In recent years, I have heard the phrase “politically correct” used as a label to attack those who are trying to challenge dominant discourses by using self-emancipatory language forms. But what actually constitutes “political correctness” in language use? Consider the following possible letter salutations: a) Dear Sir, b) Dear Sir/Madam, c) Dear Madam/Sir, d) Sir. Okay, so which of these salutations is “politically correct”? My answer is b) because it is the salutation that currently corresponds with the dominant ideological-discursive formation (IDF) of business English. What was your answer, and why?

As Pennycook points out, critical applied linguistic work in language education “always concerns how the classroom, text, or conversation is related to broader social critical analysis of social relations.” Before discussing CLA more specifically and and its implications for EFL, it is necessary to take a closer look at the relationship between language and power, which is the central concern Critical Discourse Analysis (CDA).

CDA seeks to understand the interconnectedness of three levels of social phenomena: social formation, social institution, and social action. For our purposes, that means the interconnectedness between class, school and pedagogy. According to Fairclough, all institutions (schools) produce generative discourses, and that to participate in the social action of the institution (i.e. to become a teacher) one must master the discursive and ideological norms which the school attaches to that subject position. But critically the ideology of the school becomes, in Fairclough’s words, opaque, or so normal that no one questions it. One is typically unaware of the ideological representations that underlie one’s talk. “Sit down”, “stop talking”, “be quiet”—whose interests do these utterances really serve? The important thing, as Fairclough notes, is that “the interests of the dominant class at the level of social formation require the maintenance in dominance in each social institution of an IDF compatible with their continued power.” If it is appropriate then to be talking about skills in EFL that is basically because the dominant social class does not want young people to be asking awkward, or serious, questions about what they are learning.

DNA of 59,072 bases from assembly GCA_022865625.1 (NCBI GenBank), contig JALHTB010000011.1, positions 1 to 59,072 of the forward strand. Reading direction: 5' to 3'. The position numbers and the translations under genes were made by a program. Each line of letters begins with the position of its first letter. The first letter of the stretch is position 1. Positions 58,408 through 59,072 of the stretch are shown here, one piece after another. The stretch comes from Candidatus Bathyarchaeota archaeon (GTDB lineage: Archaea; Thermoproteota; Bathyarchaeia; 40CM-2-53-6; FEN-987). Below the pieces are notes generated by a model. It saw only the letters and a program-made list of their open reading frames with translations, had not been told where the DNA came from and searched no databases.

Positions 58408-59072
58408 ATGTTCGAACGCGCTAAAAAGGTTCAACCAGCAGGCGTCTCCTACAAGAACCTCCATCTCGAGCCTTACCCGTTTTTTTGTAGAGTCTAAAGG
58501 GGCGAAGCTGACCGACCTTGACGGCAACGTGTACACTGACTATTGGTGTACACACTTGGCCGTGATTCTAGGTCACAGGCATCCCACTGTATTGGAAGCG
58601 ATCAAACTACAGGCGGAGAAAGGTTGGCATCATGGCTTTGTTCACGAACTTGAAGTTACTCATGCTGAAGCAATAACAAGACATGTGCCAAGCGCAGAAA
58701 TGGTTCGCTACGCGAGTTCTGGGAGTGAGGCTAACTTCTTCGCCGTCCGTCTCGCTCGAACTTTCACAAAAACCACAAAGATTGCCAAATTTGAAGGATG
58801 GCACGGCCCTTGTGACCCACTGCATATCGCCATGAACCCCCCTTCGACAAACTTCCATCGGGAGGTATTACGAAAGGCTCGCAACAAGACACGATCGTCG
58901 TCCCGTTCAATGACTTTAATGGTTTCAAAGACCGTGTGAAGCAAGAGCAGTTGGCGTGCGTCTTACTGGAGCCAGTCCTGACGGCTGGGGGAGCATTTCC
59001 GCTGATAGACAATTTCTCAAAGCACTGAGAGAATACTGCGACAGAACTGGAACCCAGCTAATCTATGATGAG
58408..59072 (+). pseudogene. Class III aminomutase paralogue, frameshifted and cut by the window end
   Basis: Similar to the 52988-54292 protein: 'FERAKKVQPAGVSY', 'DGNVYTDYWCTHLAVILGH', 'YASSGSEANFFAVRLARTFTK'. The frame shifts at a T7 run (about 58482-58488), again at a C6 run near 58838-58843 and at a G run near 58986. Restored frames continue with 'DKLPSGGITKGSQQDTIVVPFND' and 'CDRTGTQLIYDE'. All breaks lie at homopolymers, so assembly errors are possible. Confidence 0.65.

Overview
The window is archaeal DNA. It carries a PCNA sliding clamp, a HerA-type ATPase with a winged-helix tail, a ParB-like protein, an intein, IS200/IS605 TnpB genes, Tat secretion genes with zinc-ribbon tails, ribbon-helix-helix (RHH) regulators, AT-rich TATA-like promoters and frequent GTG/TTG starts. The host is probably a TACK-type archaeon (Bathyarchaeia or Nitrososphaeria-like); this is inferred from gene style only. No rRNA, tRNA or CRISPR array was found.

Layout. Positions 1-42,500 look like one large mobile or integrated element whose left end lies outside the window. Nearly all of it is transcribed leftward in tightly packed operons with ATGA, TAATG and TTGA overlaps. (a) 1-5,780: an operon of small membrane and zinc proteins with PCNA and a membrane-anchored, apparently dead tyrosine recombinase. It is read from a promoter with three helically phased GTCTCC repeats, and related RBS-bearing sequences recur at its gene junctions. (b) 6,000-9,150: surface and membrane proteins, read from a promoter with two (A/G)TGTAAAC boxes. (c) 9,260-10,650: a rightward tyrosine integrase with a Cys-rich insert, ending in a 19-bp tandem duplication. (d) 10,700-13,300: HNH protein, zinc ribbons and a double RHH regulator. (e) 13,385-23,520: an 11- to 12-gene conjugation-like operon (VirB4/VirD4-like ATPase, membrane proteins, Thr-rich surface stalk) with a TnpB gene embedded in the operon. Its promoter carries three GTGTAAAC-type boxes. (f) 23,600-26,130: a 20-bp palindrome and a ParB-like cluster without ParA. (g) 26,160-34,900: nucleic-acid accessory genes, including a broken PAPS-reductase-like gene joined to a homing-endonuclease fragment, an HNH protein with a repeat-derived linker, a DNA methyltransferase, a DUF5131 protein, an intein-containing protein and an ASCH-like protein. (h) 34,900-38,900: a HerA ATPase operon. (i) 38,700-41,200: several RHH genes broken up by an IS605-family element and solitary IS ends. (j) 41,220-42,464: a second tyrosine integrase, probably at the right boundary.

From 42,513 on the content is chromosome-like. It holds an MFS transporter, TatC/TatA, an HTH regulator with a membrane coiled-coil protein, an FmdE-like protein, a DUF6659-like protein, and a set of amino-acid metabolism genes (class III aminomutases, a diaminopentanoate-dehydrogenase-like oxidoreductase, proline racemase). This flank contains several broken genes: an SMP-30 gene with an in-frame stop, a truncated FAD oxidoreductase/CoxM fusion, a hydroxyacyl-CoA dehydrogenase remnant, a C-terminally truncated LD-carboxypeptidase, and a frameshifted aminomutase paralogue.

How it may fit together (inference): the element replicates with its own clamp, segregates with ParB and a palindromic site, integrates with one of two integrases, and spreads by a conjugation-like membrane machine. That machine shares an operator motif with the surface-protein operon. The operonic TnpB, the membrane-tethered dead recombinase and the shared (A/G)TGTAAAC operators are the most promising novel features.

CLA should not be seen as a discrete category, in the sense of a “skill”, but rather be viewed as social practice. In CLA we are seeking to examine texts (a text here means any extant of language written or verbal) in a critical manner. CLA raises a number of questions about the the ways particular ideological messages are conveyed in any given text, how that text may be positioning the reader, and how wider social processes shape the text. Obviously CLA has many “applications” but I want to now focus more narrowly on CLA and EFL.

CLA has direct relevance to EFL. Typically, as Catherine Wallace notes, EFL learners are not encouraged to engage with texts in a critical manner—in a sense, EFL learners are the classic marginalised group. EFL texts are typically seen as neutral texts which act as a vehicle for presenting linguistic structures. But as I demonstrated in my post on feminism and EFL, texts are anything but neutral. In fact, international publishers, and Taiwan publishers, have taken a market view of English teaching as a commodity. The “global textbook” is reductive and presents a consumerist view of the world. The content of English language textbooks tends to be narrow and parochial and often reflects the preoccupations—dinner parties, dieting, dating etc.—of the textbook writers. As a sometime EFL textbook writer and editor I can confirm that, though I have had my successes, it is difficult to challenge this order of things. There is not enough emphasis on serious literacy in EFL, and further learners are not encouraged to engage with serious social issues. Thus we get Communicative Language Teaching which privileges short-burst informal talk. I agree with Catherine Wallace that developing literate English must be a priority in EFL, and we should move away from the communicative and task-based approaches that have come to dominate commercial EFL in Taiwan.